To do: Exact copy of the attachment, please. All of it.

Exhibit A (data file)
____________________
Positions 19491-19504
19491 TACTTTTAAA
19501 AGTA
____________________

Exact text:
Positions 19491-19504
19491 TACTTTTAAA
19501 AGTA